This has been a political campaign of surprises. Not only did Donald Trump win the Republican nomination against all expectations, but Hillary has turned out to be as weak a candidate as her husband had been strong.

Who would have guessed that many vets would enthusiastically support a candidate who dodged the draft during the Vietnam War by wrangling five deferments; who brags that his greatest sacrifice — “my own personal Vietnam,” as he put it in an interview with Howard Stern — was avoiding venereal disease; who demeans prisoners of war and assures us that he knows more than our generals about ISIS.

Who would have guessed that the candidate who Senator Mario Rubio calls “a con man,” a candidate whose companies suffered bankruptcy not four but six times, is viewed by many Republicans as a “successful businessman.”

Who would really believe that a candidate who contributed to all of Hillary Clinton’s past campaigns is really a Republican? Or a man who has been pro-choice and who has supported gun regulations is sincere when he now calls himself a conservative?

Having lied about President Obama being a Muslim, should we believe Mr. Trump when he claims to be a Christian evangelical? If he’s an evangelical, then I’m the King of England.

Should we believe him when he asserts that he always opposed the Iraq War in spite of recordings of him supporting an invasion just months before President Bush sent our troops into battle? Or that he didn’t know who David Duke is? Or that he never met Michael Bloomberg when we have photos of him playing golf with the former New York mayor?Should we believe anything he says? Anything? How do you explain that more Americans trust Trump (ok, not very many) than Hillary when our best non-partisan fact checker of political speech — — provides conclusive proof that Trump lies more than twice as often as Hillary. The simple truth of the matter is that he is more dishonest than the late Richard Nixon.

Former Republican senator Gordon Humphrey of New Hampshire calls Trump a “sociopath.” General Colin Powell describes him as a “national disgrace.”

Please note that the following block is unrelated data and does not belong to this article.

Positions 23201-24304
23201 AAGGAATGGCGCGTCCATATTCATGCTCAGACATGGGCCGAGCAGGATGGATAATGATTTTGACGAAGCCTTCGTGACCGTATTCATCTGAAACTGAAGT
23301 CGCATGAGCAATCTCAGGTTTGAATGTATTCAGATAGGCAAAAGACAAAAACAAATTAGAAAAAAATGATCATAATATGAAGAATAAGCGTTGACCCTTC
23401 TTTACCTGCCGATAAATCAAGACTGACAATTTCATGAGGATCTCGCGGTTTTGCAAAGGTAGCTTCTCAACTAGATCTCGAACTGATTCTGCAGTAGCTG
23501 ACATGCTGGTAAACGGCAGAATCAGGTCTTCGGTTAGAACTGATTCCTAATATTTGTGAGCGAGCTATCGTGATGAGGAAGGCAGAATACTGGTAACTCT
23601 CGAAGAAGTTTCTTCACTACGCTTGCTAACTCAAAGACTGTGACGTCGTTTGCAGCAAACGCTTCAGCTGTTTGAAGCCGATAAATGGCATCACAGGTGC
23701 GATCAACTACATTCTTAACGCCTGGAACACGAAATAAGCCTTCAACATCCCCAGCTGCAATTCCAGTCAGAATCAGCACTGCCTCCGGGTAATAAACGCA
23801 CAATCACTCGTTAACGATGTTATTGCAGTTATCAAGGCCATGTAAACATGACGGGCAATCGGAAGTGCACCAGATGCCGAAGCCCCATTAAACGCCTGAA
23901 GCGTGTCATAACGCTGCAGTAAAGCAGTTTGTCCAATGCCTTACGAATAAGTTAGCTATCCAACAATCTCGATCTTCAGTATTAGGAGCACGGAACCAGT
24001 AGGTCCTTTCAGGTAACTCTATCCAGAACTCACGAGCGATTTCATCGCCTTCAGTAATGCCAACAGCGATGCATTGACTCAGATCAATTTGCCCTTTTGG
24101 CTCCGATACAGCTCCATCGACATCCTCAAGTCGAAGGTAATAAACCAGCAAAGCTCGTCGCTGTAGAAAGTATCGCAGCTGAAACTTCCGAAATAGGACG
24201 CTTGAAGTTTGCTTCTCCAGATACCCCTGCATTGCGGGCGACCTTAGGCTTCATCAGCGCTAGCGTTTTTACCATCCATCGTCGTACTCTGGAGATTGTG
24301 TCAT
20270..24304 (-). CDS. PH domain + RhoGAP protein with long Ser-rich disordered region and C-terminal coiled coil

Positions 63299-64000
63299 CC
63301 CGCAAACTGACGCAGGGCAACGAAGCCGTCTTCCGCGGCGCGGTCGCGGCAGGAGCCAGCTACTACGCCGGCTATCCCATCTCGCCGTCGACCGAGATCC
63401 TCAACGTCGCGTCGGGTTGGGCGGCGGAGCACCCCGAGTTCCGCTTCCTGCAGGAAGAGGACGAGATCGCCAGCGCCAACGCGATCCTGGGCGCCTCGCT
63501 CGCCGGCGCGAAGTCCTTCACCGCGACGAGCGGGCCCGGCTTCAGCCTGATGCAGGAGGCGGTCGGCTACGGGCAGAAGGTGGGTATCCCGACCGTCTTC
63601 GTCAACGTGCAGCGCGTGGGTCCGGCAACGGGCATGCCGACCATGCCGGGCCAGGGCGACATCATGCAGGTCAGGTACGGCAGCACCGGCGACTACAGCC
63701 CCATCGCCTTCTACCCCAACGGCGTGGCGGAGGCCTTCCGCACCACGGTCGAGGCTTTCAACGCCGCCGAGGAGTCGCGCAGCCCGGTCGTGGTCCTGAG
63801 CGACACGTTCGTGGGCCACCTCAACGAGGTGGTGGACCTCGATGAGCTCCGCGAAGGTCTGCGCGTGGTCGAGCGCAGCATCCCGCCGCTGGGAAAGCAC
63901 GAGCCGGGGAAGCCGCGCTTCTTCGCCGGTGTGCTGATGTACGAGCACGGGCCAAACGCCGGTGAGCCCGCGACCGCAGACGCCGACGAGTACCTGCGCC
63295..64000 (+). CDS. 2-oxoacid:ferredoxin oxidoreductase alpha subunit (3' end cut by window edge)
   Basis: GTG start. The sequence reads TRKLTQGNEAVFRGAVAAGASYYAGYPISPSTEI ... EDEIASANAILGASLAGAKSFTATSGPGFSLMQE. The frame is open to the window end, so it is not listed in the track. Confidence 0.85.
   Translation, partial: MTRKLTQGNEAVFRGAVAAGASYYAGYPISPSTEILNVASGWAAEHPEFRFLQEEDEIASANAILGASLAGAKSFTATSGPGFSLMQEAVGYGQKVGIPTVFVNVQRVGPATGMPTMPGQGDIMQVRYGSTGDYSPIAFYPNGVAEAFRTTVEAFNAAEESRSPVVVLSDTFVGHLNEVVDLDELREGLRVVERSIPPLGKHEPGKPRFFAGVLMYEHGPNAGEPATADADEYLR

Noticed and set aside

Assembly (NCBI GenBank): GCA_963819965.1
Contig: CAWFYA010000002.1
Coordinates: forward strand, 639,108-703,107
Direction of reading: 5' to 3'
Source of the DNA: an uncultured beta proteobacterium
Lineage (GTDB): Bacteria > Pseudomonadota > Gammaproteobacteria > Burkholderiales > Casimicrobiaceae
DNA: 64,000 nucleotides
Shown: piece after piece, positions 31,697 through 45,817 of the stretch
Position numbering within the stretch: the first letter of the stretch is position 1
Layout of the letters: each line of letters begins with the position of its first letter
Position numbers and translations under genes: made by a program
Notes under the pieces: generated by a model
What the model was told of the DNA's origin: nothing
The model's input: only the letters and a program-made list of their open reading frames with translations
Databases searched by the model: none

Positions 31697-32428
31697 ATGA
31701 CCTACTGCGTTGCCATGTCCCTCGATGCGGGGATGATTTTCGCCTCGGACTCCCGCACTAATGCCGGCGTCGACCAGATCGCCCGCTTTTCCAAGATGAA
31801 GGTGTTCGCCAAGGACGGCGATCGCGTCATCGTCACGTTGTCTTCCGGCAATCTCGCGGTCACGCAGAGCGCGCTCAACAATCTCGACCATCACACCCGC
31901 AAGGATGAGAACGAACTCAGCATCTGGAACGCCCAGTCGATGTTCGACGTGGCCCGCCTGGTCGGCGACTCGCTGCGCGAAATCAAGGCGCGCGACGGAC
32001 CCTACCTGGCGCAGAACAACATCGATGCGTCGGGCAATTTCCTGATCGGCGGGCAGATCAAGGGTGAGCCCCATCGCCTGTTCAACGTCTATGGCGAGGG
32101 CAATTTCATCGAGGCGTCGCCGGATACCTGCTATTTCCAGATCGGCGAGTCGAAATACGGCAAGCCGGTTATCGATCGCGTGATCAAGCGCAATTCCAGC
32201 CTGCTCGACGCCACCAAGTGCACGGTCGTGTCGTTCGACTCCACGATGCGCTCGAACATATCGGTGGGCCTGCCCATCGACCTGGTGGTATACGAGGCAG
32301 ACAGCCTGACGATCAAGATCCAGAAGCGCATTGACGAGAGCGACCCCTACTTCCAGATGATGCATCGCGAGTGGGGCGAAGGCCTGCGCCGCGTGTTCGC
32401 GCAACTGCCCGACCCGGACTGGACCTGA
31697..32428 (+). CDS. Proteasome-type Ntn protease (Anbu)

Is there any living American who really believes that Mr. Trump’s $25,000 contribution (made, illegally, by his own foundation and with other people’s money) to Florida’s attorney general, who had announced an investigation of Trump’s fake university, had nothing to do with persuading the attorney to drop the investigation?

Trump brags that he is strong. Like Putin and Saddam Hussein, who he has admired.

He lusts after Putin’s “82% favorability rating,” either unaware or uncaring that Putin’s 82% rating is based on assassinating critical reporters, muzzling a once-free press, and jailing his opponents.

No wonder Trump wants to tighten our libel laws to stifle criticism of himself. If you believe in our First Amendment freedom of the press, you better take a long, hard look at what Trump means by a “strong leader.”

Hillary may yet lose the election because her own penchant for privacy (“secrecy,” her critics call it) and occasional dishonesty has smothered enthusiasm among her supporters. If those supporters decide to sit this election out, then Mr. Trump will be our next president.

But even if he loses, this election will drag on and on and on. Trump has already said that the only way he can lose is if the election is rigged. And so, unlike Al Gore in 2000 and John McCain in 2008 who conceded to preserve the integrity of our democratic system, Trump is willing to tear the system down to preserve an ego the size of Texas.

Good luck, America.

— Historian Gary B. Ostrower has spent most of his teaching career at Alfred University, where he has been the Margaret and Barbara Hagar Professor of the Humanities. He has won numerous teaching awards.